Feed Your Skin: Dr. Harper's Dietary Guide to Complexion

“The saying ‘you are what you eat’ is so much more than just a saying," says Ruthie Harper, MD, creator of Skinshift, the first DNA-based skincare line in the United States and a renowned Texas-based physician with accomplishments in the areas of nutritional medicine, non-surgical aesthetic transformation and genetically based skincare. “Your skin is the largest organ in your body; it is a reflection of your health and wellbeing. What is ingested is at times far more important than what is applied topically."

Dr. Harper, who has developed a specialized line of nutritional supplements to treat various concerns, offers a guide of dietary elements that will help improve different complexion issues: 

Collagen levels are critical for maintaining your skin’s youthful texture, tone and elasticity.
Foods to Fix: Collagen production depends on adequate levels of amino acids. There are nine essential amino acids, which can't be manufactured by the body and must be obtained through diet. Generally, animal sources such as poultry, fish, cheese, milk, and eggs provide all nine essential amino acids.
The Supplement: Collagen Defense - This scientifically designed formula contains an activated form of silica to stimulate collagen production, strengthen skin and reduce fine lines and wrinkles.

Free radical damage is one of the leading causes of aging skin.
Foods to Fix: Antioxidants: Prevent infection and degenerative diseases like cancer or heart disease. Vitamin C and resveratrol are powerful antioxidants which can be found in berries, broccoli, carrots, raisins, peas, and tomatoes, açai berry, green tea, and coffee.  Maqui berries, a super fruit from Chile, have been found to have the highest levels of antioxidants in fruits, more so than Acai berries and Goji berries.
The Supplement: Antioxidant Defense - A proven combination of full-spectrum antioxidants, flavonoids and polyphenols are combined in this formula to provide powerful protection against free radical damage from oxidative stress while promoting cellular repair for a smooth, glowing complexion.

Excess sugar in the body is a primary cause of premature skin aging because of its role in a process called glycation, which causes cracking, thinning, redness and inability of skin to self-repair.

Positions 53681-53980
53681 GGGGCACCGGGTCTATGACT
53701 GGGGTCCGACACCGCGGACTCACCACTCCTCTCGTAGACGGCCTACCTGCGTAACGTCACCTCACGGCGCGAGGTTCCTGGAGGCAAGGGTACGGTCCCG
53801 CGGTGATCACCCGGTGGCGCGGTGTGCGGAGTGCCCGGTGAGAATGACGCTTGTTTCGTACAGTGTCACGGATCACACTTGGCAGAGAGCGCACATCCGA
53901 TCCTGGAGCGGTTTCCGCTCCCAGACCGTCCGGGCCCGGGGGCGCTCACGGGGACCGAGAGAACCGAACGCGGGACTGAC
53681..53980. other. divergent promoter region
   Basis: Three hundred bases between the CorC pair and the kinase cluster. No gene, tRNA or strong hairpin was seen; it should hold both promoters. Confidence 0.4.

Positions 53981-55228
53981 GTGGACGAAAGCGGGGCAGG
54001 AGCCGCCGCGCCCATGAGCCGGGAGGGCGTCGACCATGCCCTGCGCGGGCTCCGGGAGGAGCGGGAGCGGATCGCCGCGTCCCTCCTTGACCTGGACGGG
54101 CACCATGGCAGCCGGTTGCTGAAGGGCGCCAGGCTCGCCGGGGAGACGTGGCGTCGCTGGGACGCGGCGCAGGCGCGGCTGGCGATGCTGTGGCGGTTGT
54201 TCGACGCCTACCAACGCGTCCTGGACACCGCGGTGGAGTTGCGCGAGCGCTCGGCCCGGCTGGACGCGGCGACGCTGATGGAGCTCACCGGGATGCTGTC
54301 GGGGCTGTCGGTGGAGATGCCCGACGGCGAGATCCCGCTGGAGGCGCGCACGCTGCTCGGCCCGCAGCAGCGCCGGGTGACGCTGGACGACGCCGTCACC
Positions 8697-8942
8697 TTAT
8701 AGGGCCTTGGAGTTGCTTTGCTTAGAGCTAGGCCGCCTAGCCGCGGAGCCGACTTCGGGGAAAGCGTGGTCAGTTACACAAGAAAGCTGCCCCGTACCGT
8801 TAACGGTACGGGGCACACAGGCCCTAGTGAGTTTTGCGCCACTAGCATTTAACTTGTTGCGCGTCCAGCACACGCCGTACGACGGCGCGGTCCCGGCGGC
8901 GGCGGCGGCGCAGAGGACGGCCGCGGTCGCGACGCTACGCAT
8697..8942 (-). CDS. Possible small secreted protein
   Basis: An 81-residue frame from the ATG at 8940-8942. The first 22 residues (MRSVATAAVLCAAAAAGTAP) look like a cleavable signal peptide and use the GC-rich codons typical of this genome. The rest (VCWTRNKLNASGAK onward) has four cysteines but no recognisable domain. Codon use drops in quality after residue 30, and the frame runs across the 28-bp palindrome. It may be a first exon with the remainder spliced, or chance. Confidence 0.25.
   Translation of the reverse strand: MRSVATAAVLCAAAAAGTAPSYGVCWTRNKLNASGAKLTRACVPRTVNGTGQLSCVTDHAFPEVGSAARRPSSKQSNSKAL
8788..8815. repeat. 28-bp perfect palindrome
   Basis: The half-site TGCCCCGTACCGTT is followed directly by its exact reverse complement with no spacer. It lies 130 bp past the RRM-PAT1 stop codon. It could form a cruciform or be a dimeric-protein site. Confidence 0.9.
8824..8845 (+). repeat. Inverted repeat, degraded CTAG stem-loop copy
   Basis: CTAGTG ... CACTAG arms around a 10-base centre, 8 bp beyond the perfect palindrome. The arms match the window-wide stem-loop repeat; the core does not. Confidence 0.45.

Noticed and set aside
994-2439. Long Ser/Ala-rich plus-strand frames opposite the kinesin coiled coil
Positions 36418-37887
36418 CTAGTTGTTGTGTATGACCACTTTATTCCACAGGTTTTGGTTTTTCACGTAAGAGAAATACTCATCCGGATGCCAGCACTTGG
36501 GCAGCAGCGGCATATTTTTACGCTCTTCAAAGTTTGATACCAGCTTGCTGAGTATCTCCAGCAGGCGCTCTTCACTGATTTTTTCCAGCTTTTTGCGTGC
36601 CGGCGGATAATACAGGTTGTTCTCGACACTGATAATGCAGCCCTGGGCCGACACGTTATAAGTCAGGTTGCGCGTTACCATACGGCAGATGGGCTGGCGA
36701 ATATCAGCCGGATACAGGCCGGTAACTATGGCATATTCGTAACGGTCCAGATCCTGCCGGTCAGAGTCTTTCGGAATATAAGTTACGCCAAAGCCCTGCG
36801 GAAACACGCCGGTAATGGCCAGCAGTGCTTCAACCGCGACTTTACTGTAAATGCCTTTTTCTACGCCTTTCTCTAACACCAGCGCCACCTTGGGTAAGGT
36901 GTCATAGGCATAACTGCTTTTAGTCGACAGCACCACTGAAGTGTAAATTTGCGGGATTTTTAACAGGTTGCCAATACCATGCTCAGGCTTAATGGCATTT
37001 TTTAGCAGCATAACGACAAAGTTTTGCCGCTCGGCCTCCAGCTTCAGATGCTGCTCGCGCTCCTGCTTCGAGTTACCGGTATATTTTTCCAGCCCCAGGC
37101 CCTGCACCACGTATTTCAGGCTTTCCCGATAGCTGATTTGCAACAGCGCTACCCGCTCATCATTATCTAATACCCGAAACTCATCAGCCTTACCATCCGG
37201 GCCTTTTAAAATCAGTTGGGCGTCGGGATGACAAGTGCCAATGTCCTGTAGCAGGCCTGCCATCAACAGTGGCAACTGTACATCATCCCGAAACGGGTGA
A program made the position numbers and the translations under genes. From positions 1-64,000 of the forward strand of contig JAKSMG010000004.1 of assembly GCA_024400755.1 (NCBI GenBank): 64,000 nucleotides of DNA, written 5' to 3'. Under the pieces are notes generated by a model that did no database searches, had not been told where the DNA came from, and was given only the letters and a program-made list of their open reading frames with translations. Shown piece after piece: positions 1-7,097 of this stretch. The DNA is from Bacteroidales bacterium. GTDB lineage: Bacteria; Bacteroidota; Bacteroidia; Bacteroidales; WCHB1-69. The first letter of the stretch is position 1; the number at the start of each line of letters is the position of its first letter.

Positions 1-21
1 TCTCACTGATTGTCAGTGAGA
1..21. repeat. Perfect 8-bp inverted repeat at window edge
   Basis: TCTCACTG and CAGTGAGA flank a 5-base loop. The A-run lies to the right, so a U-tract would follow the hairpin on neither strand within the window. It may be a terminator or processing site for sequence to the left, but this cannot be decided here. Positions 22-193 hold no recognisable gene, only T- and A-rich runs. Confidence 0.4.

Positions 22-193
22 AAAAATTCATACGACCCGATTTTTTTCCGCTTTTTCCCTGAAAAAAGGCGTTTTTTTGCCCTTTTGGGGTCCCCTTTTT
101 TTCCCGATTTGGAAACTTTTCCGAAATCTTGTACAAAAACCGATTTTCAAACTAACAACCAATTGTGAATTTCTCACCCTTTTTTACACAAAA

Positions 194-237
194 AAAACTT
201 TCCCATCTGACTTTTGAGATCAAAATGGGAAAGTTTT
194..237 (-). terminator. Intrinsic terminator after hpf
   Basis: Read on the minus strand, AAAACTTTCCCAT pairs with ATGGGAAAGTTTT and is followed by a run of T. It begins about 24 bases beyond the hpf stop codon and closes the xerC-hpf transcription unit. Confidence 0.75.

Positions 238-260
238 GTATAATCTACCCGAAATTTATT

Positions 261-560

Foods to Fix: Polyphenols: These powerful antioxidants are rich in green tea, olives, grapes, onions, chocolate and red wine. Polyphenols help prevent glycation of the skin to prevent the visible signs of aging and protect the heart, kidneys and other vital structures necessary for optimal health.
The Supplement: Glycation Defense - A combination of herbs, polyphenols and antioxidants in this formula promote healthy blood sugar levels, improving skin firmness, elasticity, moisture and appearance.

Subtle signs of inflammation include skin sensitivity, redness, irritation, acne, rosacea and eczema.
Foods to Fix: Foods containing anti-inflammatory agents include kelp, turmeric, wild salmon, shiitake mushroom, green tea, papaya, blue berries, extra virgin olive oil, broccoli and sweet potato. These foods contain a rich supply of polyphenols, flavonoids, and vitamins that prevent inflammation.
The Supplement: Inflammation Defense - This powerful combination of nutrients, antioxidants and proteolytic enzymes promotes calming, self-healing and repair in damaged cells to reduce signs of inflammation and aging.

UV exposure from the sun causes skin deterioration and photo-aging, robbing your skin of a youthful appearance and leading to unsightly pigment changes.
Foods to Fix: Capers, chamomile tea and apple contain a very high concentration of quercetin. When consumed, quercetin acts as an antioxidant in the body which helps rid the body of free radicals that damage cells and cause health issues such as heart disease, cancer and premature aging.
The Supplement: Sun Defense - This formula contains a potent combination of trans-resveratrol and quercetin, two plant-based polyphenols proven to slow the aging process by protecting against the negative effects of UV damage. The result is a reduction in wrinkles and hyper-pigmentation, improvement in texture and tone and reduction of broken capillaries.


[Image courtesy of Fox Greenberg Public Relations]

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